Clo. Upon a lye seven times removed ; (bear your body more seeming, Audrey) as thus, fir. I did dislike the cut of a certain courtier's beard ; ' he sent me word, if I said his beard was not cut well, he was in the mind it was.
This is call'd the Retort courteous. If I sent him word again, it was not well cut, he would send me word, he cut it to please himself. This is call’d the Quip modest. If again, it was not wellcut, he disabled my judgment. This is call’d the Reply churlijh. If again, it was not well cut, he would an. swer, I fpake not true. This is call’d the Reproof valiant. If again, it was not well cut, he would say, Ilye. This is called the Countercheck quarrelseme ; and so, the Lye circumstantial, and the Lye direčt.
Faq. And how oft did you say, his beard was not well cut?
Clo. I durst go no further than the Lye circumftantial, nor he durft not give me the Lye direct, and so we measur'd swords and parted.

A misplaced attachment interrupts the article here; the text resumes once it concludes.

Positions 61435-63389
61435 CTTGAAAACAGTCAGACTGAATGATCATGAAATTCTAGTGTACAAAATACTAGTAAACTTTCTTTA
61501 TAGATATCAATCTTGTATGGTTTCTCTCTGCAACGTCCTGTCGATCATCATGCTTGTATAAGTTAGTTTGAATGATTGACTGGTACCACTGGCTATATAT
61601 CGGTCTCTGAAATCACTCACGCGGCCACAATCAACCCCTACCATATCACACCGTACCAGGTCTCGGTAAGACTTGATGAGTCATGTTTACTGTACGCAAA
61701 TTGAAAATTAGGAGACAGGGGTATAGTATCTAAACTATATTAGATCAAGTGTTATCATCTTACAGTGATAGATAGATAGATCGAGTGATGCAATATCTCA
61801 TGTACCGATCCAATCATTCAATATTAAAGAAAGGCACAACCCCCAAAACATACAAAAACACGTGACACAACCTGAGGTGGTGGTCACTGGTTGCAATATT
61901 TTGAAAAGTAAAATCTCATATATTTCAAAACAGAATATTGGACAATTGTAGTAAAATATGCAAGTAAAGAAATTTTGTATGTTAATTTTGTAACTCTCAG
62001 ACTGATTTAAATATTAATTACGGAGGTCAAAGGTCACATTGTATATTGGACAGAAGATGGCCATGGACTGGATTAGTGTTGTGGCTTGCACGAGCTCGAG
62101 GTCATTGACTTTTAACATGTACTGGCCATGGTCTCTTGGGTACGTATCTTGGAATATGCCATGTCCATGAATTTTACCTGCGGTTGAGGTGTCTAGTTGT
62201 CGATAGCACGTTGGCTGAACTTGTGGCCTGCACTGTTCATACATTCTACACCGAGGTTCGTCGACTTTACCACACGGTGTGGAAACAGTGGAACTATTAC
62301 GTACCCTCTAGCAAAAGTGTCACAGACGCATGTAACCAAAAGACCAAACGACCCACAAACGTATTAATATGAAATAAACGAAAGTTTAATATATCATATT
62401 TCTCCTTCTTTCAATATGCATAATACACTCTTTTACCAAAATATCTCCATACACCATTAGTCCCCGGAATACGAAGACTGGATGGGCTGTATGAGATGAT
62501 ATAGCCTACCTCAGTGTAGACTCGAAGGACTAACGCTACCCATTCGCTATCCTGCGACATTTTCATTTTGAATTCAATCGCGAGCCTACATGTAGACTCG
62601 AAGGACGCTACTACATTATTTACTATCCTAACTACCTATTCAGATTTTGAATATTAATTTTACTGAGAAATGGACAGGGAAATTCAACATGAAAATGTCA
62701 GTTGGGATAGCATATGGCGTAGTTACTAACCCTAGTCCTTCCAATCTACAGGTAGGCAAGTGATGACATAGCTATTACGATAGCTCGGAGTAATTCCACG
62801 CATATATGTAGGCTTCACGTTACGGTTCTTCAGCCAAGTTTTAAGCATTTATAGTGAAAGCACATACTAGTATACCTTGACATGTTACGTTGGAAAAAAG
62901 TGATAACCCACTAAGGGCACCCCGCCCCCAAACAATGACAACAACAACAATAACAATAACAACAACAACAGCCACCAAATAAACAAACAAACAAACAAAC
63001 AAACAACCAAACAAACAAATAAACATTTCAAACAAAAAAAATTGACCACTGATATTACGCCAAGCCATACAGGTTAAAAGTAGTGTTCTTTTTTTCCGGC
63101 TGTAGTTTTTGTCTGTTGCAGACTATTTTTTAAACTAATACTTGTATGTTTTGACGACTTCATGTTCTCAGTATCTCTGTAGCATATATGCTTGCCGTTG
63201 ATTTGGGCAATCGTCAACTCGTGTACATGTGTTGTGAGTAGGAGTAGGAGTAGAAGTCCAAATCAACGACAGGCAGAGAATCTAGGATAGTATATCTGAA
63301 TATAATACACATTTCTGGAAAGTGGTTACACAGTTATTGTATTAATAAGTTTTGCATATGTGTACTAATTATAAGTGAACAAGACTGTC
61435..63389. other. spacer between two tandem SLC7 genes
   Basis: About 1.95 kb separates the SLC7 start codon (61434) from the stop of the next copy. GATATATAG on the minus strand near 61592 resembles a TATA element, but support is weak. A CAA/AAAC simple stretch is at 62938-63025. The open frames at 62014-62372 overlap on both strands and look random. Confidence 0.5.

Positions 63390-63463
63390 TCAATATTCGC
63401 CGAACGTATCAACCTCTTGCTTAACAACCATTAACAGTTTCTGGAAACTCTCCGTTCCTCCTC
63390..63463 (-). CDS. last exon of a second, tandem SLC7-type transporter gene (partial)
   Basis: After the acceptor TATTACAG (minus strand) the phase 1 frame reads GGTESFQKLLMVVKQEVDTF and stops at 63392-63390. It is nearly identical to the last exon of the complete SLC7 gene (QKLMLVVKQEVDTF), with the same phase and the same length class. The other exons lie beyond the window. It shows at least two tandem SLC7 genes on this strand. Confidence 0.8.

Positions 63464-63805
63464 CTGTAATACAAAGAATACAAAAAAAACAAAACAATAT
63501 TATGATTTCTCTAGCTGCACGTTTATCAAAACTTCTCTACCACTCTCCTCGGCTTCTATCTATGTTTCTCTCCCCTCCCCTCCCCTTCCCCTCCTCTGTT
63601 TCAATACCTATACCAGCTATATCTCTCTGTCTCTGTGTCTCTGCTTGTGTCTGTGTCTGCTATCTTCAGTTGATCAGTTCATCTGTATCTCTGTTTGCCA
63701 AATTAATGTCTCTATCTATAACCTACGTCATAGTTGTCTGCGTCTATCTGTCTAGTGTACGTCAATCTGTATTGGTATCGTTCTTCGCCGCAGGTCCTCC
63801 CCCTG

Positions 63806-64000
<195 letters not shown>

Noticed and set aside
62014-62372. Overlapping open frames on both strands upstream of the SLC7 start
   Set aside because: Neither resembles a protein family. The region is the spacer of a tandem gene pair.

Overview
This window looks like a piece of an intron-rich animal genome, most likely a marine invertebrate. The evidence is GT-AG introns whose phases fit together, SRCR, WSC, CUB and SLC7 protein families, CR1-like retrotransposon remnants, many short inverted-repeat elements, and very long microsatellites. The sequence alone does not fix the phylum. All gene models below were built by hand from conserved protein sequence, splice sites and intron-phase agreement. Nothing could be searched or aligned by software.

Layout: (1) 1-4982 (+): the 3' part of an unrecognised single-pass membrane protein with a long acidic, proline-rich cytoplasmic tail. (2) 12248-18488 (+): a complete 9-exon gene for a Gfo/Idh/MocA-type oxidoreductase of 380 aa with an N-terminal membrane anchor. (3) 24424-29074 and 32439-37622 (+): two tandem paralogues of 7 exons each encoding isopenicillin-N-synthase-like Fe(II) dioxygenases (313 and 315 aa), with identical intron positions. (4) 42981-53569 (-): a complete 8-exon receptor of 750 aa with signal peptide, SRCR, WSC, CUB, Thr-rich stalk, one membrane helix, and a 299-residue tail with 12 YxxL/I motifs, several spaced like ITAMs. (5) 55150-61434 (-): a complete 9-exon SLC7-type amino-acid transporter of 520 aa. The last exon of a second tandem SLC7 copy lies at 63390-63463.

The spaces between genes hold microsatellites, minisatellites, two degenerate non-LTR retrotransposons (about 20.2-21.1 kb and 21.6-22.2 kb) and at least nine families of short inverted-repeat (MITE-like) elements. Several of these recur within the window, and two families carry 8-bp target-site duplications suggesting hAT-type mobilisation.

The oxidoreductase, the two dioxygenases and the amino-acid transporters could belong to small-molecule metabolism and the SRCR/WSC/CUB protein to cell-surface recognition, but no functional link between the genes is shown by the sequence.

Jeq. Can you nominate in order now the degrees of the lye?
* Dulcet disenfis.] This I do not understand. For diseajes it is easy to read discourjes: but, perhaps the fault may lie deeper.
JOHNSON. · As thui, fir; I did dislike he cut of a courtier's beard;} This folly is touched upon with high humour by Fletcher in his Queen of Corinth.
Has be familiarly
- or drawn your /wert,
Clo. O sir, we quarrel in print, by the book; as you have books for good manners.” I will name you the degrees. The first, the Retort courteous; the second, the Quip modeft; the third, the Reply churlifh; the fourth, the Reproof valiant ; the fifth, the Countercheck quarrelsome; the sixth, the Lye with circumstance; the seventh, the Lye direct. All these
? O for, we quarrel in print, by the book ;] The poet has, in this scene, rallied the mode of formal duelling, then lo prevalent, with the highest humour and address: nor could he have treated it with a happier contempt, than by making his clown fo knowing in the forms and preliminaries of it. The particular book here alluded to is a very ridiculous treatise of one Vincentio Saviolo, intitled, Of bonour and bonourable quarrels, in quarto, printed by The first part